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Milan, Italy

Places of worship controversy in Lombardy over a new restrictive law

New churches in northern Italy will need to have large parking sites and a “minimum distance” to other places of worship. Evangelicals fear “damage to freedom of religion” and denounce new rules might be “unconstitutional.”

SOURCES AUTHOR Evangelical Focus TRANSLATOR Karen Brooker Villani 03 FEBRUARY 2015 10:50 h GMT+1
Palazzo lombardia Palazzo Lombardia, in Milan. / Lorenzoclick, Flickr CC.

Controversy has arisen in Lombardy regarding a new law which regulates the opening of new places of worship in the Region.

The law was approved by the centre-right majority after much deliberation with 43 votes in favour and 27 against. Those in favour say “the aim of the law is not to create restrictions but to introduce greater controls using commonly-shared rules so situations are avoided where individual town councils interpret the law in diametrically-opposed ways”.

Those opposed and the groups concerned say the law means an end to freedom and does not solve the problem of places of worship set up illegally and that complications will arise for those denominations who do keep the law.



Basically, according to the new law, the building of places of worship of any faith will be governed by certain urban restrictions such as the creation of ample parking spaces, “adequately wide” access roads, minimum distances from other places of worship (these will be established by the Regional Council) and further security guidelines such as the installation of CCTV “linked to local police offices or security forces”.

Furthermore, any approval will be subject to obtaining the views of “organizations, local citizen committees, members and representatives of the police forces as well as provincial police-headquarters and the prefecture. This approval will also be further subject to the discretion (though this remains undefined), of those responsible for maintaining the Lombardy landscape and a possible consultative referendum at town council level.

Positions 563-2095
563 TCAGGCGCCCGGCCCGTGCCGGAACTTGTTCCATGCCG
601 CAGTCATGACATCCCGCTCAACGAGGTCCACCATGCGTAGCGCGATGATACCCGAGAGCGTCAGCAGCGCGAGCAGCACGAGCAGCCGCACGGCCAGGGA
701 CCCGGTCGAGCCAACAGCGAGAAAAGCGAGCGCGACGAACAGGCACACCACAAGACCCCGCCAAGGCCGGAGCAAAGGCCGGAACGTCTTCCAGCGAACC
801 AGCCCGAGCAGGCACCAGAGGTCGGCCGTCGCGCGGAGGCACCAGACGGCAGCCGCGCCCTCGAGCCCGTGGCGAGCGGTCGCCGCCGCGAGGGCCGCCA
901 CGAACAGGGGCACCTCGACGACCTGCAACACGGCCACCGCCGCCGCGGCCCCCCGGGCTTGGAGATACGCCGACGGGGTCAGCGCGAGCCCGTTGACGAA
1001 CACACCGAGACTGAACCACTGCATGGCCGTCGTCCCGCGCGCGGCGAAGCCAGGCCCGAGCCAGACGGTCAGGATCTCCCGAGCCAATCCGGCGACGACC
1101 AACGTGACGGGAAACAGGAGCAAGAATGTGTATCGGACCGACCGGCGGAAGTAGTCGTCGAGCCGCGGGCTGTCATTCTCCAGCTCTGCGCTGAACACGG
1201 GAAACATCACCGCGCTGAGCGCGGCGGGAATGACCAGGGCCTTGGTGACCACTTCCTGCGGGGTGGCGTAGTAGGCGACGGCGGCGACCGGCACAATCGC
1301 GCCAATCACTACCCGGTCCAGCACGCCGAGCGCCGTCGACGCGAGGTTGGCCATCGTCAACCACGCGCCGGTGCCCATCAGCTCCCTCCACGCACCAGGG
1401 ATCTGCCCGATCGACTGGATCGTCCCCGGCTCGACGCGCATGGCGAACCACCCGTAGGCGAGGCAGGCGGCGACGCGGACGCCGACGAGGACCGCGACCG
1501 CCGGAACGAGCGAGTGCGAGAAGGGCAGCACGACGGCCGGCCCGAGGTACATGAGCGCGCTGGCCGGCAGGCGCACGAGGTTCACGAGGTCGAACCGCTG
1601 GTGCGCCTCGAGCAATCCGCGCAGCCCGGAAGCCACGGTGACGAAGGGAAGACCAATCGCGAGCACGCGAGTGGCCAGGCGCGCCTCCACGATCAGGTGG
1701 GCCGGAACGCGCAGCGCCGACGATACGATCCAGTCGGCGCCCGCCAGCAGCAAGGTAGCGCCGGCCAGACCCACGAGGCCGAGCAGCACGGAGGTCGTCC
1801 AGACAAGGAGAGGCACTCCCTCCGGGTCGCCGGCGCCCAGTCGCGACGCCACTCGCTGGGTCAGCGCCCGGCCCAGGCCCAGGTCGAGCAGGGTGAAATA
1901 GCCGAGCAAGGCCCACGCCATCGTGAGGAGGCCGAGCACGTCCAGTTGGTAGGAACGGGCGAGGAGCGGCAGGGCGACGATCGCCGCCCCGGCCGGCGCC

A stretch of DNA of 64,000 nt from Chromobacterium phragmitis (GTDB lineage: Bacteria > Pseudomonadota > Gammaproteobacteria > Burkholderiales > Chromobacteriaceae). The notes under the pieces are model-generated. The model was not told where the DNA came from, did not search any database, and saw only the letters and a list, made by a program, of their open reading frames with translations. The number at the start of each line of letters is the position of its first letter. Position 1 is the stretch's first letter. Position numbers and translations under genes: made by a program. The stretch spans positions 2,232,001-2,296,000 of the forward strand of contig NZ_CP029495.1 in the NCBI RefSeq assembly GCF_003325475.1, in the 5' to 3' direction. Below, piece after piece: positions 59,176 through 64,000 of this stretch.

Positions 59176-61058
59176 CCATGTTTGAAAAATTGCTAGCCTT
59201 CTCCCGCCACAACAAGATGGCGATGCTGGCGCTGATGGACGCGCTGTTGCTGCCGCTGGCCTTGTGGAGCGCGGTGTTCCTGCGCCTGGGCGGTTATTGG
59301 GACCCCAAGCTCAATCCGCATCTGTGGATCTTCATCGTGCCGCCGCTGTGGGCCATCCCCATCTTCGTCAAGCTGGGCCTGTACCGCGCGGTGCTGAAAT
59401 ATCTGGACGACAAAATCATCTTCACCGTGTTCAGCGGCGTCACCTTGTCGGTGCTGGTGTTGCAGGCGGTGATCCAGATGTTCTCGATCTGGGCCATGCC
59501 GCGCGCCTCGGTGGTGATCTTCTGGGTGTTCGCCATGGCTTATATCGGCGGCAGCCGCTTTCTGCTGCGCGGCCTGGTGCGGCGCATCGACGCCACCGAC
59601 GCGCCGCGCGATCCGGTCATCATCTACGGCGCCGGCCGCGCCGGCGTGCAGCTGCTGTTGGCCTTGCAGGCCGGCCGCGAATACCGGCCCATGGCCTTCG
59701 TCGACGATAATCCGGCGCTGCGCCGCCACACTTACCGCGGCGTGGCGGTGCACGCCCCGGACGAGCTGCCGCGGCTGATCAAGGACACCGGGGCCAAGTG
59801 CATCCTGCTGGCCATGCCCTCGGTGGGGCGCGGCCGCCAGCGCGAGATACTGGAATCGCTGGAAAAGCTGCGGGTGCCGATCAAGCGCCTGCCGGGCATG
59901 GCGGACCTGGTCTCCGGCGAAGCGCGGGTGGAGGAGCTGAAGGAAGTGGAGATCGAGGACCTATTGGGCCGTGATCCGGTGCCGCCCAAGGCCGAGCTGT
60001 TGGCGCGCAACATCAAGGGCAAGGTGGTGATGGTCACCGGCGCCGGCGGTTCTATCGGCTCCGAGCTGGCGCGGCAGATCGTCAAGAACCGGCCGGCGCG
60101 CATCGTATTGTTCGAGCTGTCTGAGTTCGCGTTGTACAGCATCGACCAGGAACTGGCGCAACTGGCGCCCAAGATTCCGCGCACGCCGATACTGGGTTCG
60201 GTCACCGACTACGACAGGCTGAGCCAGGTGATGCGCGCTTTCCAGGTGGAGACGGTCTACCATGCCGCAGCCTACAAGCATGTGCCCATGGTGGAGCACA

The new proposal is intended to avoid the indiscriminate opening of new places of worship and in particular to control the uncontrolled setting up of new mosques. To avoid any objections of unconstitutionality, the Region, instead of adopting the freedom of worship ethos, has decided to make use of urbanistic legislation, modifying and integrating the 12/2005 law on ‘Government of the Territory’. This tightens the relevant laws, specifically the laws which already bind the opening of new premises to the concession of building permits which require authorization whether building work is carried out or not.

Some modifications adopted to avoid unconstitutionality appeals (already announced, in fact, by opposition parties) have, in the last drafting, placed all religious organizations on the same level including those who already have agreements with the State and that would include, according to  some commentators, the Catholic church as well. Those organizations which do not have the same recognition will be subjected to further “preventative and compulsory” controls on behalf of a  Regional Board.

The local council will also be able to consult its residents by calling a referendum. The new legislation does not concern existing places of worship and freedom of worship and expression for religious minority groups and associations will only be affected logistically.

Viviana Beccalossi, the regional councillor for territorial affairs, applauds the approval of the law but Jacopo Sandella (head of the Democratic Party Territory Commission) is critical and believes the  new proposal will be ineffective. He explains, “It doesn’t change a thing for ‘shady’ cultural centres as, in any case, they will continue to be set up without any controls.”





The Italian Evangelical Alliance (AEI) has expressed its ‘worries’. The president, Giacomo Ciccone, has confirmed to Italian “We do not want to make premature or unfounded comments but we are weighing up possible traces of unconstitutionality in the approved text. It is a question that needs to be carefully considered,” continues Ciccone.

“If a Region can approve a law under these terms, it obviously means that religious freedom is widely lacking in our country. At AEI we have set up a Commission which is currently studying the text of the law in more detail and the real repercussions that there could be for the ever-growing number of evangelical churches in Lombardy”.

Massimo Aquilante, president of the Federation of Evangelical Churches in Italy (FCEI) is also very critical and talks of “serious damage to democracy, peaceful co-existence and to the most important freedom of all, the freedom of religion and conscience. These are laws which are clearly anti-constitutional and undermine freedom of worship. They discriminate against people belonging to religious faiths outside that of the Catholic church and violate people’s privacy in such a sensitive and delicate matter as their belonging and practising a certain religious faith.”

The Episcopal vicar of the Catholic diocese of Milan, Luca Bressan, advises caution whilst waiting for the definitive text of the law to be gone into. “Given the relevance and delicacy of the subject” he has declared, “it is necessary for this legislation to be arrived at without haste and with consistency, otherwise the effects produced could go much further than originally intended”.




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